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December 4, 2012 | Press Review

Book Review: Chinedu Achebe’s Blunted Reality

Chinedu Achebe, [email protected]
Chinedu Achebe's Blunted On Reality
Chinedu Achebe's Blunted On Reality

Before doing this review, I have to put up this mantra, (basically, I do not want anyone coming after my tiny African head - well I think it is tiny sha). Here goes: I promise to tell the truth in this review and nothing but the truth so help me God. I also promise to highlight the positives while pointing out some of the problematic areas of the book, if they exist - so help me God.

Synopsis:
Blunted on Reality follows the life of Obi Ifeanyi, a Nigerian born American who is coming of age after the historic election of Barack Obama. As Obi confronts challenges that impact his family, career, and romantic interests, he is forced to examine his past and present choices to define his future.

Often times when authors decide to write an African story, they choose to focus on Africans based in Africa, forgetting that there are millions of Africans in the diaspora making stories and creating realities. These are realities that should be showcased, celebrated and at least discussed.

Chinedu Achebe in his first book, Blunted On Reality, uses his book to paint a vivid picture of the professional Nigerian based in Houston Texas. In this book, he puts several stories together with the win of President Obama in the United States as the centerpiece story.

We know how excited minority communities were to have President Obama win the election but this is the first book in which various view points of his win was discussed.

This book is obviously fiction but the genre is quite unclear. Blunted On Reality fuses every day lives of Nigerian Americans, different perspectives, romance and of course politics all in one place. So, there is something for everyone.

This book is like a breath of fresh air in that it offers differing views of Nigerians in the diasporas and shows that Nigerians are not of the same ilk. We don't all think alike or behave in the same way.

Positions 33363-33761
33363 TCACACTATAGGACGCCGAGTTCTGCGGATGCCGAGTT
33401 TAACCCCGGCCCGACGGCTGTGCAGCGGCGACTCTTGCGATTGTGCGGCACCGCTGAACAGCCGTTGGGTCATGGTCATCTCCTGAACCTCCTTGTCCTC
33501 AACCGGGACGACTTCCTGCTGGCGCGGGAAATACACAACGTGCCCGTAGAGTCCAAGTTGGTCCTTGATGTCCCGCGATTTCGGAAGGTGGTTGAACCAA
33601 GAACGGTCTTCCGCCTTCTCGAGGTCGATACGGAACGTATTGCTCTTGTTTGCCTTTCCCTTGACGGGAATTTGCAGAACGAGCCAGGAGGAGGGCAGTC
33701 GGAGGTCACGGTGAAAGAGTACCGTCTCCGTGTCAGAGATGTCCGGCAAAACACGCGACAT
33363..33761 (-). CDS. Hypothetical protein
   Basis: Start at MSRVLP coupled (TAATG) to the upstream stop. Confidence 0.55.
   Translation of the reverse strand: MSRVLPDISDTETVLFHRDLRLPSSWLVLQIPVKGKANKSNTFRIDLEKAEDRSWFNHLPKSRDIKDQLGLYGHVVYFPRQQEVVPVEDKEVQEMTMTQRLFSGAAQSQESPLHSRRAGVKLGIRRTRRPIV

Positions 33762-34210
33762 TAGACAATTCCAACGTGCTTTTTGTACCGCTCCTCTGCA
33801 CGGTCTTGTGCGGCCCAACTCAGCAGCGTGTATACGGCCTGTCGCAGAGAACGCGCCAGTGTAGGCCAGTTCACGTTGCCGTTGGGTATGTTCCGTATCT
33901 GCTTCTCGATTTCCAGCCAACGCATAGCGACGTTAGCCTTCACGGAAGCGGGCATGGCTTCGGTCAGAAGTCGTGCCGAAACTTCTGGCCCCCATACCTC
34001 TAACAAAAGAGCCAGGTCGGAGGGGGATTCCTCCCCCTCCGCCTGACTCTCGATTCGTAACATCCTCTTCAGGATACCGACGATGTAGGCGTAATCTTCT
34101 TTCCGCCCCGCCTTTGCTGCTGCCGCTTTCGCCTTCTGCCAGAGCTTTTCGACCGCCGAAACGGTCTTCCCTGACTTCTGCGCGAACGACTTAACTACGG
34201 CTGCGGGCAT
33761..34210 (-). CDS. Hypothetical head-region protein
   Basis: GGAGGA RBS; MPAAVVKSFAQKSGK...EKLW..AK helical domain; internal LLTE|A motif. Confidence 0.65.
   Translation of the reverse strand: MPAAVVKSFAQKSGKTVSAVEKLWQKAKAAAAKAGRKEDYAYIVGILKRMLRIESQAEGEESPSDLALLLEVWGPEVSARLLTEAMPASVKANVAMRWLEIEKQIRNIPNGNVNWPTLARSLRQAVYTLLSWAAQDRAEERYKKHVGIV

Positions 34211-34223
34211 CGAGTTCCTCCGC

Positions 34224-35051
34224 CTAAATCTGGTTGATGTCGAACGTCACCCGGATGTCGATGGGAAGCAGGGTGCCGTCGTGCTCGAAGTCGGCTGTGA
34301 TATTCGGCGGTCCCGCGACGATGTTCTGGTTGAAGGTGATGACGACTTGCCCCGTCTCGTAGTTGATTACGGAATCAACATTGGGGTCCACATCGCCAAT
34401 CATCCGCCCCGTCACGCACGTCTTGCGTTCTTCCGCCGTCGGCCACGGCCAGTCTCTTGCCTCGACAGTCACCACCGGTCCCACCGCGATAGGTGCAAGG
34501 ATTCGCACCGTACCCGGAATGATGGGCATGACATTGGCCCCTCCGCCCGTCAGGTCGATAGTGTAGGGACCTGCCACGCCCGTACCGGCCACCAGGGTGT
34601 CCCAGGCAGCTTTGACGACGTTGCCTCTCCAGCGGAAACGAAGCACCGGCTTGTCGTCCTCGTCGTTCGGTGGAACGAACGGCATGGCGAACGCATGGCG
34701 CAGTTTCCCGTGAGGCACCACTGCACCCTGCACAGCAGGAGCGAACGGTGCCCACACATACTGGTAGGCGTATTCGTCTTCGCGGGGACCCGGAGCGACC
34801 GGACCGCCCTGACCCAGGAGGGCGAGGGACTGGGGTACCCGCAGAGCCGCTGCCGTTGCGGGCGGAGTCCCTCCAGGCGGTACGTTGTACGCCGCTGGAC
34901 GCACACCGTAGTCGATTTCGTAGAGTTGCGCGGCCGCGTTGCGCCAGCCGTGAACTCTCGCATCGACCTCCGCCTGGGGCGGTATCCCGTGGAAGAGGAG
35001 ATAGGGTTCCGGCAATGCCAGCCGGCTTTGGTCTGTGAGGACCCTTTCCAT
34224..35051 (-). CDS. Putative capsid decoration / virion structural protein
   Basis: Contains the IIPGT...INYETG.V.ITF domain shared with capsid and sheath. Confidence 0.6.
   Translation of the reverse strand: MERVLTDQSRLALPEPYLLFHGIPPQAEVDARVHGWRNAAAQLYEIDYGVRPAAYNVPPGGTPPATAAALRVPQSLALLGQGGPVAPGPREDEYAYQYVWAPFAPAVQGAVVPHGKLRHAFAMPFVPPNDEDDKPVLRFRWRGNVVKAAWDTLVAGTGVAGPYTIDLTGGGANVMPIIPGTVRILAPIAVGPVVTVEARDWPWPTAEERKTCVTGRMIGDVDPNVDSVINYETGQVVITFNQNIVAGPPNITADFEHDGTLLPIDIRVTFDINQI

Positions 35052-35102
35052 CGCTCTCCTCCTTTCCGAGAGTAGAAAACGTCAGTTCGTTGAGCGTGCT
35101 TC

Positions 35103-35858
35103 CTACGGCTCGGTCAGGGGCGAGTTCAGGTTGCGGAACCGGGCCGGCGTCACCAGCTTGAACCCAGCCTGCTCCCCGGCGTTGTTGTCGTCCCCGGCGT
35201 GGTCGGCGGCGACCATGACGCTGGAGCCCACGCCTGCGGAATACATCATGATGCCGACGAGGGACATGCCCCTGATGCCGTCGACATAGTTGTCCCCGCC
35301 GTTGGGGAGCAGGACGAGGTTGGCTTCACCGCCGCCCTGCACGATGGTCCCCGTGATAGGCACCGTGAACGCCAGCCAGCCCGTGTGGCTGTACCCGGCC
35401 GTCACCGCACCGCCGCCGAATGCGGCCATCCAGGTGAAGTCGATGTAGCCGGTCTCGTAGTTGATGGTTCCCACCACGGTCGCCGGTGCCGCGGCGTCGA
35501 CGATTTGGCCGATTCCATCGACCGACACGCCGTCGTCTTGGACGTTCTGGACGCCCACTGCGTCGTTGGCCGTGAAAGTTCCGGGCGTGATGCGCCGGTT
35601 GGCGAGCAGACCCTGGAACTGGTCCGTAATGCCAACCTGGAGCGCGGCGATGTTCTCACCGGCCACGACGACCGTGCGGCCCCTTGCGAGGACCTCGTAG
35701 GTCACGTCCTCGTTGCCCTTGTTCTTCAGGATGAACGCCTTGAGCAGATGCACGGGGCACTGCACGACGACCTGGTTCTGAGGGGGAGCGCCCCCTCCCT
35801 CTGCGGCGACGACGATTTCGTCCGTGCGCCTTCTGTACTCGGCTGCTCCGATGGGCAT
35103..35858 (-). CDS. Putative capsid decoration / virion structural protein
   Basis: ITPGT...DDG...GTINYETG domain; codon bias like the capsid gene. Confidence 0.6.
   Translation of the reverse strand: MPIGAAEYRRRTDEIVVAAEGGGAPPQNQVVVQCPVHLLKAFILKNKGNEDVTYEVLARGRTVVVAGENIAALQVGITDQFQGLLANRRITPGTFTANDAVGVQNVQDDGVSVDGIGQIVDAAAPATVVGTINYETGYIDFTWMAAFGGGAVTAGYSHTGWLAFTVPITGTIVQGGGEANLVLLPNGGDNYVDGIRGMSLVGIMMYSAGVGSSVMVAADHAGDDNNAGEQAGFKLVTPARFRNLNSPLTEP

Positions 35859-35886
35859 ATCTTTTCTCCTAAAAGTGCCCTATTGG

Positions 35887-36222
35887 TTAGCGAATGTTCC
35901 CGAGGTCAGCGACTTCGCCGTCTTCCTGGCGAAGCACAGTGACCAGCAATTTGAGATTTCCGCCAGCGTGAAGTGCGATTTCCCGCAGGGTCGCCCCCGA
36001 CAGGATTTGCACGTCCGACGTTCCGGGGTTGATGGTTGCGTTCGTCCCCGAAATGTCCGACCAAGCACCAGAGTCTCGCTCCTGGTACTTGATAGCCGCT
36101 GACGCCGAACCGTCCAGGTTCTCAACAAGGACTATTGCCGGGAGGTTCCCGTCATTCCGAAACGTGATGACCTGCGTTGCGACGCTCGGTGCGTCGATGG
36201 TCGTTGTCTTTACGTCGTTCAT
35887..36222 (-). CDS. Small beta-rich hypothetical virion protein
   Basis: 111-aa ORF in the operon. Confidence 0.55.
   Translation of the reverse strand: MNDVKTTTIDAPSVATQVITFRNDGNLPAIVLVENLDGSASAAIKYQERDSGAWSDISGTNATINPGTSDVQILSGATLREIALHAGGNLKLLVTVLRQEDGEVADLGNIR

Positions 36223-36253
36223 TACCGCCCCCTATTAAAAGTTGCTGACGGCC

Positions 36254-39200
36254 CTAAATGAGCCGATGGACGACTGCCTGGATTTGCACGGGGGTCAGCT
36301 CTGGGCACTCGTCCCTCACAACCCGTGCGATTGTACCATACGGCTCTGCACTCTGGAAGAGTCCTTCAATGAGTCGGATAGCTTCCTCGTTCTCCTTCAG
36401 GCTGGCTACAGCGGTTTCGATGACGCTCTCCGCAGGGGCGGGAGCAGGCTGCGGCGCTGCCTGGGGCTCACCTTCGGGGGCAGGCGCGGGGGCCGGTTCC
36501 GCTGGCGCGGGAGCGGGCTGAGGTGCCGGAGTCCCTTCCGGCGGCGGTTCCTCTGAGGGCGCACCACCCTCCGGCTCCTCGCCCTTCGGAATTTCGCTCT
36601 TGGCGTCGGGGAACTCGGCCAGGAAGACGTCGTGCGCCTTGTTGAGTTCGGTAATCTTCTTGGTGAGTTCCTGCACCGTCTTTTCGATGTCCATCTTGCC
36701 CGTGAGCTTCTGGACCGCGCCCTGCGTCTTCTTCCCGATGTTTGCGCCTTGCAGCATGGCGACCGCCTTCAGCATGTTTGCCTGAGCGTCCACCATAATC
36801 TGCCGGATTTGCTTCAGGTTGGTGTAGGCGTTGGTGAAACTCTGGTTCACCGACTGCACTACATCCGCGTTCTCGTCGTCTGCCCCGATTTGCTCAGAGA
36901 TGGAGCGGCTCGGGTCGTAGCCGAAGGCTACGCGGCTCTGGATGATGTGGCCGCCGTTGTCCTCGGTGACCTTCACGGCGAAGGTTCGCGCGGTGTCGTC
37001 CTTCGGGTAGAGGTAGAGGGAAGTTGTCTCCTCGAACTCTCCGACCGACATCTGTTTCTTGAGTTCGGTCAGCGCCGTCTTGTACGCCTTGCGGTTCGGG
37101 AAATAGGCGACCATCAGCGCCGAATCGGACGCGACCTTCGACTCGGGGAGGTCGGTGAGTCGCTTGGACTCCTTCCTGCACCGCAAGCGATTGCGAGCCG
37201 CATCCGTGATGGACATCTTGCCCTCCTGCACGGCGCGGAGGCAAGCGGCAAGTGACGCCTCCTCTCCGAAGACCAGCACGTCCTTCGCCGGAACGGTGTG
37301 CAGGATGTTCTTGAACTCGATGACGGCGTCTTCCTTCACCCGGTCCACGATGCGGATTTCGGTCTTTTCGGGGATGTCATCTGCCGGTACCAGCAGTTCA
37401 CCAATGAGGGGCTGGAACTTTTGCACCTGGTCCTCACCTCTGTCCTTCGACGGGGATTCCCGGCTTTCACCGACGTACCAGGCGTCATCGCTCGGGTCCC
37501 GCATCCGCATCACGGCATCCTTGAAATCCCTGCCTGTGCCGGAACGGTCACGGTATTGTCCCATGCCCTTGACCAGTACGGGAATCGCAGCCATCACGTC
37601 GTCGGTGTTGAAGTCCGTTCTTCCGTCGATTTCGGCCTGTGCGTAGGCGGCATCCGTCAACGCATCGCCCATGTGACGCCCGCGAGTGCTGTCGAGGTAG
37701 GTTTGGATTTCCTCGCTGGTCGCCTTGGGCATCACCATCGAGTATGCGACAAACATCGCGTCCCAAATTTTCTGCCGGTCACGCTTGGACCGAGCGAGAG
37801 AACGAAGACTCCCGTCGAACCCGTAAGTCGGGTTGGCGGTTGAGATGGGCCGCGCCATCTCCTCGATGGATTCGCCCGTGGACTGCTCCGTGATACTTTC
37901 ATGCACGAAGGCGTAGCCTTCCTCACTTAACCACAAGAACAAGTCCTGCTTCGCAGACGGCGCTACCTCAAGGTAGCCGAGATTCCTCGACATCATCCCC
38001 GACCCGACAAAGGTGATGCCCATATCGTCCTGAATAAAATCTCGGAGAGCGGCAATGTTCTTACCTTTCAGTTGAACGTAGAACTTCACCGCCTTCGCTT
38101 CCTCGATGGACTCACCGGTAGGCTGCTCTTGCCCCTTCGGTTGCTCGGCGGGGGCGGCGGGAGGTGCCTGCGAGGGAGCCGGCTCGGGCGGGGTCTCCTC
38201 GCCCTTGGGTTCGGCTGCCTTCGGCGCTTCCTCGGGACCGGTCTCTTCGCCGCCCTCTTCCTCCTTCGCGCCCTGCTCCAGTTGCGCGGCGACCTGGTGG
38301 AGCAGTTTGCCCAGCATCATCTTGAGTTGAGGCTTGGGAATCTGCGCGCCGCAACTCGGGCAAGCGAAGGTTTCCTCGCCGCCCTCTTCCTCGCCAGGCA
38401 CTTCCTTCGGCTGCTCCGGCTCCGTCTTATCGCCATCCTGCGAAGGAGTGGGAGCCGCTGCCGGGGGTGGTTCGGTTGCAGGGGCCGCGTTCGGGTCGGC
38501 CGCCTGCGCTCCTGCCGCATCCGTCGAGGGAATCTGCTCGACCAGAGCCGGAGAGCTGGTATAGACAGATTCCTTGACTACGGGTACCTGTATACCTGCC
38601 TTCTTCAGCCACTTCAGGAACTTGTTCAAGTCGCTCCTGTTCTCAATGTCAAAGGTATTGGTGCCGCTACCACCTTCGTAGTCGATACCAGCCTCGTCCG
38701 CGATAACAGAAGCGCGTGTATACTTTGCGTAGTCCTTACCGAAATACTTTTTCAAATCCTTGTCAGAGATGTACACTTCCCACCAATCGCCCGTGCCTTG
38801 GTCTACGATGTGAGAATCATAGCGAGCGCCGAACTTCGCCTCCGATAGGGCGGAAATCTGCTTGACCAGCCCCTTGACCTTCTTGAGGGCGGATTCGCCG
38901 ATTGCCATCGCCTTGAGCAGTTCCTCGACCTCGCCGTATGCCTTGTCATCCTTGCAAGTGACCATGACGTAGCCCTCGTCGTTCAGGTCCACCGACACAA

We have older Nigerians who are still very invested in Nigeria, who still think about Nigeria in ways that are often not realistic. These group views the United States as a transitionary place and not really as home. Then, we have Nigerians who are very invested in the American dream.

This is home to them and they really do not know anywhere else. Then we have the third group of which Obi, the main protagonist belongs. Obi, walks the thin line between being completely Old School Nigerian and completely Nigerian American.

He and some of his friends show case this dichotomy between the old and the new when they discuss political ideas and agendas around the presidential election and of course President Obama's win. Some of his friends are Ugo, Tamika, Lamar and Nkechi (his friend turned lover) and each of these friends paint a vivid picture of the immigrant experience in terms of love, life, relationships and politics.

As was mentioned earlier this book has different facets. I really enjoyed the love portion of the book in which he shows different kinds of relationships. He shows a sex only relationship with Tamika as well as a friend turned to lover relationship with Nkechi.

What I really enjoyed about his telling these stories was that he made these two women, 'human'. They were women with strengths as well as frailties who intentionally made certain decisions.

You have to read the book to find out what I am on about. Beyond all this, in his telling of the love story between Obi and Tamika, we get to see another parts of the Nigerian Diasporan story because we see that our story isn't a stand alone story, we mix daily with different cultures and experiences and we have to often choose where we stand when we do mix.

His book also fleshes out some of the stereotypes and barriers that immigrant groups have about each other and about those who are non immigrants. We see this when old attitudes from Obi's parent's generation are juxtaposed against new attitudes from Obi's generation. Some of these stereotypes are explicitly stated while there are others that you have to read between the lines to see what is being said.

There is just so much you can get from the book beyond a deeper understanding of American politics. In simpler form, this is a diaspora fictional story with elements that make the story almost real. Elements like pain, heart break, love, sex, happiness, decisions and more. I hope you get the book and fall in love with the story.

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